We needed to get as soon as possible to Phnom Pen to have enough time to apply for Sergej’s Thai re-entry visa. We started to complain, the same some other passengers. It didn’t help of course, obviously we had no other choice and decided to organize a transportation on our own. The agency guy offered us to organize transportation for the 3 of us only, but the price he asked for was just ridiculously high. We were walking around and asking, but because of the New Year which was celebrated in Cambodia now as well, we couldn’t find any connections. Meanwhile the agency guy started to behave suspicious. He was following us on his shabby motorcycle trying to convince us to stay in his hotel. It was really weird, he came to us and disappeared again a couple of times. By that time we decided to separate, while me and Pavel were still asking for some transportation, Sergej went to find a cheaper accommodation if we weren’t successful.
Effectivity in trasportation.
The agency guy seemed not to like our activities at all.
Suddenly he decided that it would be a better idea to follow Sergej and left me and Pavel in peace. Couple of minutes later Sergej reappeared with an incredible story. He found a hotel nearby with free rooms where we would pay only 7 USD together. While he was talking to the old lady from the reception the agency guy appeared and started to shout at her in Cambodian. If her son didn’t appear and send the guy away, maybe he would manage to scare the woman enough not to give us the room. Crazy. We started to be convinced that the whole story with the minibus accident was just invented. Our doubts were confirmed when we later met a couple of foreigners who told us that exactly the same happened to them 3 days before. They got stucked in Kratie too (well, at least they didn’t care so much) and the explanation they got was exactly the same we received. One of the guys even meant “Did he mention the killed people by the accident?”.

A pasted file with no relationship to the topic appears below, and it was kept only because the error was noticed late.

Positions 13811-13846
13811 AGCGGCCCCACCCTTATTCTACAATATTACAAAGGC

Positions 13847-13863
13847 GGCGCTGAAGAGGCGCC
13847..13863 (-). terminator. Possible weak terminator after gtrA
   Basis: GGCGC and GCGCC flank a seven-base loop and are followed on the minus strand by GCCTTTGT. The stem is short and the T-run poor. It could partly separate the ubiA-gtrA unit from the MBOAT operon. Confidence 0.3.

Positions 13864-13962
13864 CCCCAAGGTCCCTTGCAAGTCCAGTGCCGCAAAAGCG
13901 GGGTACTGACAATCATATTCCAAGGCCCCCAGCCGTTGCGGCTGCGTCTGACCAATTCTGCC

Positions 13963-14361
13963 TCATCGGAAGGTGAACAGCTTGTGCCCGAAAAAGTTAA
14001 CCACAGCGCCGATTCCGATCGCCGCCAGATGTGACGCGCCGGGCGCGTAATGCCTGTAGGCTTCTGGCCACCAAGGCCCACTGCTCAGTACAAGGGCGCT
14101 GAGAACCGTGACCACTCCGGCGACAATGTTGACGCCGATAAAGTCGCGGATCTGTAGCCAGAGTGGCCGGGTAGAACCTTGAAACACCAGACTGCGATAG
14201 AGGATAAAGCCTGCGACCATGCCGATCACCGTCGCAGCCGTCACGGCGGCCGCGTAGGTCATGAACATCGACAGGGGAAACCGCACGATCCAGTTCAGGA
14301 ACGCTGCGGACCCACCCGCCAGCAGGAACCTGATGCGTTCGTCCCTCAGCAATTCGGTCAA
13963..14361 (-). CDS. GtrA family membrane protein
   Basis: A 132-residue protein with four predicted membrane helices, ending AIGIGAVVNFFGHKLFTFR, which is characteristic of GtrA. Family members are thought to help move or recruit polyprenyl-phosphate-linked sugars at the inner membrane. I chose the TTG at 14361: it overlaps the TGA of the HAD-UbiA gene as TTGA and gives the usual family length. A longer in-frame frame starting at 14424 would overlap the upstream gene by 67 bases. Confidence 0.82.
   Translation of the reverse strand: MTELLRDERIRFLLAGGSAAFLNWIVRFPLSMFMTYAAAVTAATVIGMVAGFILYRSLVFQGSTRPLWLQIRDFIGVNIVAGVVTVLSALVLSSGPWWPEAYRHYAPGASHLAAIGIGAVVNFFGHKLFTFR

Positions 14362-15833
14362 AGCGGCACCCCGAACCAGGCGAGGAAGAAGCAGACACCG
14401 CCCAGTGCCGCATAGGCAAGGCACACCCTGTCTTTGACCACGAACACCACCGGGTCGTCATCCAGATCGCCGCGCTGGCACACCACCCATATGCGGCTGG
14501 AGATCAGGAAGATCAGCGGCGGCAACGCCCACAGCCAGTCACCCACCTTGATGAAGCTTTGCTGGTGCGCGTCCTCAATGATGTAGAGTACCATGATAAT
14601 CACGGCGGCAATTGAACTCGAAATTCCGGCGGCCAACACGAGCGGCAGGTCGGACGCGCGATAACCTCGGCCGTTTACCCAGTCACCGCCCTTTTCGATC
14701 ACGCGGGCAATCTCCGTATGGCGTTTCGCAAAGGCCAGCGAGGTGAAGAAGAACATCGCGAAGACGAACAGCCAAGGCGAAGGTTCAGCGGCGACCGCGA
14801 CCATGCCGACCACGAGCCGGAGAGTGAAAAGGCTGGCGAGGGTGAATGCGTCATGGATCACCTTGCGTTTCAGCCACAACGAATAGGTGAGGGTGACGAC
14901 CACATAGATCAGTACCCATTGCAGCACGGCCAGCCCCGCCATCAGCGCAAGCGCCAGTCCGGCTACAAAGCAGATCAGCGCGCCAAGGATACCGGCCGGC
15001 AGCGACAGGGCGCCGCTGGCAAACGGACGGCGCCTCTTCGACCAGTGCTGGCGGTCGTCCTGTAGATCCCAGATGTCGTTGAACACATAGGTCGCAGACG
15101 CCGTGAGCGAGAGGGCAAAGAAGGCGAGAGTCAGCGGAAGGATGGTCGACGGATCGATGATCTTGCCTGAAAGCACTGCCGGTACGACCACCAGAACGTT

However, we couldn’t move from this place until the next day.
At least that guy didn’t earn on us staying at his hotel.
Oh, though we had a nice dinner in our hostel, after a short walk through this city we realized quite quickly that there’s not much reason for travellers to come here…except for getting stucked in a Cambodian misadventure.